The other issue with most of these languages/platforms, as well as the other ones I like, is the deployment options. They suck! From providing modular builds to deploying production applications, they just aren’t as polished and in most cases as stable/supported as the JVM ones. Common Lisp, one of my favorites as of late, for example, is an awesome language with numerous compilers/interpreters. Lisp doesn’t have a good packaging, dependency resolution, and build story, but even if you can get past that with some of the available half-baked solutions, then when it’s time to build/compile/deploy your app, you’re fucked, unless you want to build one yourself. I enjoy such challenges on Friday/Saturday nights, but not when time is limited and milestones are due (which is most of the time).
Ruby and Python for example, have a decent package managers gem and easy_install/pip respectively, but two problems lurk. First, lots of modules are written in C and in many cases, in my experience, are a big pain in the ass to compile, especially with today’s heterogeneous architectures i386, x86_64, etc… Lots of incompatibilities arise, forcing more time away from doing what I should be doing. Somehow my milestones never include the 2+ day derailments due to such issues. Maybe that’s what’s left of my optimism. The second problem only applies if you’re writing a web app and if you are, then you know the issues. Where are those stable/supported app servers? WSGI and rack should provide answers soon, for now, there are many options and none are without major issues as well. Some are a pain to install/deploy, some aren’t actively maintained. I mean, am I just being anal and asking for way too much or am I eternally spoiled by the JVM. Is it too much to ask to bundle the application into some archive or directory structure and just drop it in somewhere or point your server config towards it. Either way, even if they ease the pain of deploying webapps, the fact that [Python/Ruby] are not suitable in multi-core/cpu environments where threads are needed, is a show stopper for lots of apps I write. I know I can architect around the issues, but again, why should I have to program to the platform vs. the other way around. Give me the choices and trust me to make the best decision.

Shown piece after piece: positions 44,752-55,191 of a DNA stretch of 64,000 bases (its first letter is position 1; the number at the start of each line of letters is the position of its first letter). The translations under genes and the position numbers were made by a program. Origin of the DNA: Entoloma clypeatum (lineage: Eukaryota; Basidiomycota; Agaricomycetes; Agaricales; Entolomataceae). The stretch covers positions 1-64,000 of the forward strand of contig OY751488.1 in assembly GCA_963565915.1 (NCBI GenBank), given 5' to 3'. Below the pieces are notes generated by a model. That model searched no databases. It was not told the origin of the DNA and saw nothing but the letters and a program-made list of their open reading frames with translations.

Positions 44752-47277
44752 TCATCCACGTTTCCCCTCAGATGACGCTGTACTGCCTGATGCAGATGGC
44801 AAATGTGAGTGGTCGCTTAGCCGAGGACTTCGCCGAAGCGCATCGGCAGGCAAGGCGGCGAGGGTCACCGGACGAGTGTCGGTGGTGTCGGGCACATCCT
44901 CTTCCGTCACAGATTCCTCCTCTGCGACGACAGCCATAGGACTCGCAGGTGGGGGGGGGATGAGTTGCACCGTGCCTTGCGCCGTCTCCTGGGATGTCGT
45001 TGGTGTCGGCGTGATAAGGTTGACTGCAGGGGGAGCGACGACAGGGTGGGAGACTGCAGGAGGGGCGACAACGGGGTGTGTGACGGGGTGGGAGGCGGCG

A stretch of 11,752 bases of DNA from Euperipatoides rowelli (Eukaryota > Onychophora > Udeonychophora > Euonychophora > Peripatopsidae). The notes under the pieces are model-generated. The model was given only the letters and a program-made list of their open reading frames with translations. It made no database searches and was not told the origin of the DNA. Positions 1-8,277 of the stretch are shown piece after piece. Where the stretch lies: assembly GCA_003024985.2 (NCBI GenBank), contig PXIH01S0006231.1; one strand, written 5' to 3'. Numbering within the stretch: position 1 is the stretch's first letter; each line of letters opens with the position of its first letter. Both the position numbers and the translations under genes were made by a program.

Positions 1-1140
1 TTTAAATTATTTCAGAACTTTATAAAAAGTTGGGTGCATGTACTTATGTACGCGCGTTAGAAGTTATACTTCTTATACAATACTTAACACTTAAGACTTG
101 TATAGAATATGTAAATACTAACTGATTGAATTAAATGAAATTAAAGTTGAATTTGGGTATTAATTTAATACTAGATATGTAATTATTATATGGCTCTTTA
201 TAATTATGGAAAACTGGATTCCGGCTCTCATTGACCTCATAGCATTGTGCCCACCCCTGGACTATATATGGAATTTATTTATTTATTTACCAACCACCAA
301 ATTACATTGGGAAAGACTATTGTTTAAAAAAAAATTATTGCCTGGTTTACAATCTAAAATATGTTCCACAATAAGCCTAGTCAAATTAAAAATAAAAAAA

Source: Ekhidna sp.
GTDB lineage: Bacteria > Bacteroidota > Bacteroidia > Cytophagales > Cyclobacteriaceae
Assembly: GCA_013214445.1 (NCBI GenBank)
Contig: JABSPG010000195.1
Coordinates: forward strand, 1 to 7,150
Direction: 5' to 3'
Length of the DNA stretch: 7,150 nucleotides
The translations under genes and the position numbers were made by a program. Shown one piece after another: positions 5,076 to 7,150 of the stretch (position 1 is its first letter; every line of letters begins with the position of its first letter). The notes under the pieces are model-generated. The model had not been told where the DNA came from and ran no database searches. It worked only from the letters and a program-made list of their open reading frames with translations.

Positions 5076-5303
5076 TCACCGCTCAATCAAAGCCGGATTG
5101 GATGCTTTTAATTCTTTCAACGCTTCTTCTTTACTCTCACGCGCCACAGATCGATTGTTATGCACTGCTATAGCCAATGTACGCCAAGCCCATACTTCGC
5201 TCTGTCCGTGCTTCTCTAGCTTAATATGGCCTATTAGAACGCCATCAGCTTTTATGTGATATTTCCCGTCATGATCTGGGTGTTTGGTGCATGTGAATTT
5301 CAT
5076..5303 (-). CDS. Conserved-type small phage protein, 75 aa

The next things is native GUI development. It is true that lots of interesting apps today are developed and deployed as web apps, but that doesn’t discount the fact that there is still a need for a native GUI in lots of use cases. Swing provides a good and in some instances really good, cross platform GUI library which allows to deploy your GUI across most popular platforms with 95% or more cross platform consistency. That sounds pretty good to me.